Listing ID: 71397
ASK PRICE INCLUDES Includes entire well drilling operation, employees, 28-vehicle fleet, all drilling rigs, established relationships with regional construction companies, and waiting list of over 140 residential customers. Tremendous projected growth and endless expansion opportunities.
Opportunity to own and grow eastern Connecticut’s LARGEST AND MOST PROFITABLE water well drilling business. Currently running a backlog of over 140 customers already on the books waiting and the phone ringing nonstop with new customers.
A second-generation family business, dedicated to bringing superior well drilling, pump services and groundwater maintenance solutions to residents throughout the region, with only a small handful of competitors. Licensed to operate in CT, RI, and MA.
New owner can expect full support and training and can operate under current licensing until licensed.
The growing demand for water and untapped opportunities for expansion offer almost limitless growth potential.
Click the “Contact” button now to request an NDA and receive the full offering memorandum for more info.
- Asking Price: $4,999,000
- Cash Flow: $700,000
- Gross Revenue: $2,500,000
- EBITDA: N/A
- FF&E: $2,000,000
- Inventory: $1,000,000
- Inventory Included: N/A
- Established: 1987
- Property Owned or Leased:Own
- Property Included:N/A
- Building Square Footage:50,000
- Lot Size:N/A
- Total Number of Employees:18
- Furniture, Fixtures and Equipment:N/A
-- 50,000 sq ft facility, including 2 MASSIVE overhead cranes and fully equipped machine shop – ALL equipment repairs done in-house. Not included in sale, can be rented to the new owner at a very low price, estimated $6/sf. Current owner WILL ALSO PAY for all property taxes and negotiable on also possibly paying heat. -- 28 registered vehicles, all owned outright -- 7 drilling rigs (6 rotary rigs and 1 cable rig – over $1 million each to buy new) -- Many MILLIONS of dollars worth of machinery and equipment (ALL included in asking price). Way too much to list here. Request an NDA today to receive the offering memorandum showing all high-quality pictures of facilities, equipment, machinery, etc.
Current owners will stay on for as long as needed for new owner to get established and licensed.
Licensed in CT, RI, and MA. Only 3 well drillers in Eastern CT, and they are the largest. One of only 4 drillers in all of RI, and again, they are the largest.
Demand for water is only going to increase in coming years. Huge revenue potential by expanding into water treatment services.
The company was founded in 1987, making the business 35 years old.
The sale won't include inventory valued at $1,000,000*, which ins't included in the asking price.
The company has 18 employees and resides in a building with estimated square footage of 50,000 sq ft.
Why is the Current Owner Selling The Business?
There are all kinds of reasons people choose to sell companies. Nonetheless, the real factor and the one they tell you might be 2 entirely different things. As an example, they might state "I have too many various obligations" or "I am retiring". For many sellers, these factors are valid. But also, for some, these might simply be reasons to attempt to conceal the reality of altering demographics, increased competition, recent decrease in incomes, or a variety of various other factors. This is why it is very important that you not count totally on a seller's word, but instead, use the vendor's solution in conjunction with your overall due diligence. This will paint a more reasonable picture of the business's current scenario.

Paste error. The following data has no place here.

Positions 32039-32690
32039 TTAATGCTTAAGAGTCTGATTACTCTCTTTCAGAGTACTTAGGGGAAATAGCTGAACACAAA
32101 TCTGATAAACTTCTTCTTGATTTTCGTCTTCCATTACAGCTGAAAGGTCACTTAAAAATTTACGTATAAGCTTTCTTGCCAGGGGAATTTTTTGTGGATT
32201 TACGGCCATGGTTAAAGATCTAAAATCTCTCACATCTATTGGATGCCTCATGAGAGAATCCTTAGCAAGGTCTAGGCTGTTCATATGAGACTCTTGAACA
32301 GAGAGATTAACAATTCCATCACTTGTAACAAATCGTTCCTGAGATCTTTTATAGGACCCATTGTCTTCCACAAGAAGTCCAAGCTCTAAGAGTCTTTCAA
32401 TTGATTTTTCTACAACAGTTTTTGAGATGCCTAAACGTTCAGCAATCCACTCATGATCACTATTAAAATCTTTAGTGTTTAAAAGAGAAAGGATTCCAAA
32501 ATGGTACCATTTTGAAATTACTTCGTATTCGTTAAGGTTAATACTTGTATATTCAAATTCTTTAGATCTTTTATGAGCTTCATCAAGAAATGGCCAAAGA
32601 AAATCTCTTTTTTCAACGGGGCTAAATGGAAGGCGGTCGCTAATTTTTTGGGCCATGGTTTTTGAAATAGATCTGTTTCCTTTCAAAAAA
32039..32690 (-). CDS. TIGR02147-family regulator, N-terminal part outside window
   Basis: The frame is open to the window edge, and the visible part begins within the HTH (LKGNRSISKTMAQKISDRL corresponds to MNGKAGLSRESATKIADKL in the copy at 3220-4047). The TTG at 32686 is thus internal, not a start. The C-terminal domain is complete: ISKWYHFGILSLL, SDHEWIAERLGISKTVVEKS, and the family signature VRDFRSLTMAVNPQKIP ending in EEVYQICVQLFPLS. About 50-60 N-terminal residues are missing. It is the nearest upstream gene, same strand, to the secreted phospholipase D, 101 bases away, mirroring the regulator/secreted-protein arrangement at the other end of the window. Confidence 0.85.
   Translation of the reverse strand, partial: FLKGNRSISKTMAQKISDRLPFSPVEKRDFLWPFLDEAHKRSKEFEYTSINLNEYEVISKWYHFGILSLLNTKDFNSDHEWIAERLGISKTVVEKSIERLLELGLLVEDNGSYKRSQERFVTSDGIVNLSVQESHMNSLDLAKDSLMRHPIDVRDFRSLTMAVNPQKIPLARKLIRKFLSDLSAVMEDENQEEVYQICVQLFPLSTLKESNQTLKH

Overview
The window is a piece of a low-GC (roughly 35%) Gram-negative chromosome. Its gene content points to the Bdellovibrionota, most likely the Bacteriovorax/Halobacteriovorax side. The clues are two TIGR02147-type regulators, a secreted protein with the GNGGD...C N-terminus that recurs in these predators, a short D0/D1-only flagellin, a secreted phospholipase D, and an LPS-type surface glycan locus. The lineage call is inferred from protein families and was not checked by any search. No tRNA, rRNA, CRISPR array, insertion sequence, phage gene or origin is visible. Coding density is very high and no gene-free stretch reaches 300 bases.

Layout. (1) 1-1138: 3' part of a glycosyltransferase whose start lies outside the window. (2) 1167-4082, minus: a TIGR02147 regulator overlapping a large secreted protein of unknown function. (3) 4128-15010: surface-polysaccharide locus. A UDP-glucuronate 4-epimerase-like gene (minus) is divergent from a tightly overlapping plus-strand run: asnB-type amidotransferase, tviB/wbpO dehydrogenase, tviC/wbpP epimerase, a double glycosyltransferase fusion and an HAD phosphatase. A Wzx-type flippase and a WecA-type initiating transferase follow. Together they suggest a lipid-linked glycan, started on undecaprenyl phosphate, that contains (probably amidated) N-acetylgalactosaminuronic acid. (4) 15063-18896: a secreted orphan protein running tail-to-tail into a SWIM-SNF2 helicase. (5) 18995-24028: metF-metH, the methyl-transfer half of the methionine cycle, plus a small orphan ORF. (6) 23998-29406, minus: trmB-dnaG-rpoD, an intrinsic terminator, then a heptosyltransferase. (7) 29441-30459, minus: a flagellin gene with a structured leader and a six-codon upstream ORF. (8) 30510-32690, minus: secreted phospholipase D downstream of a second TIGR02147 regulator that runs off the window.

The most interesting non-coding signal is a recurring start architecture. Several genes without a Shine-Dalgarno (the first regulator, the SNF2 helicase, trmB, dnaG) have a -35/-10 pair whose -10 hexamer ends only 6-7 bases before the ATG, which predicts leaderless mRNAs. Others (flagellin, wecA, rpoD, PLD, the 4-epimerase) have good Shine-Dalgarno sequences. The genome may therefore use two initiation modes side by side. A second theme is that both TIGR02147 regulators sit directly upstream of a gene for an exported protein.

Existing Debts and Future Obligations
If the current business is in debt, which lots of businesses are, then you will have reason to consider this when valuating/preparing your offer. Numerous operating businesses take out loans with the purpose of covering things such as supplies, payroll, accounts payable, etc. Remember that occasionally this can mean that earnings margins are too tight. Many businesses fall into a revolving door of taking on debt as a way to pay back other loans. Along with debts, there may likewise be future obligations to consider. There may be an outstanding lease on equipment or the structure where the business resides. The business may have existing agreements with vendors that need to be satisfied or might lead to fines if terminated early.
Understanding the Customer Base, Competition and Area Demographics
Just how do operating businesses in the location attract brand-new clients? Often times, operating businesses have repeat consumers, which develop the core of their day-to-day earnings. Specific elements such as new competition growing up around the location, roadway construction, and also staff turnover can affect repeat clients and also adversely affect future revenues. One crucial thing to think about is the location of the business. Is it in a highly trafficked shopping center, or is it hidden from the highway? Obviously, the more people that see the business regularly, the higher the chance to develop a returning customer base. A final idea is the general location demographics. Is the business placed in a densely inhabited city, or is it located on the outskirts of town? How might the neighborhood median house income influence future earnings potential?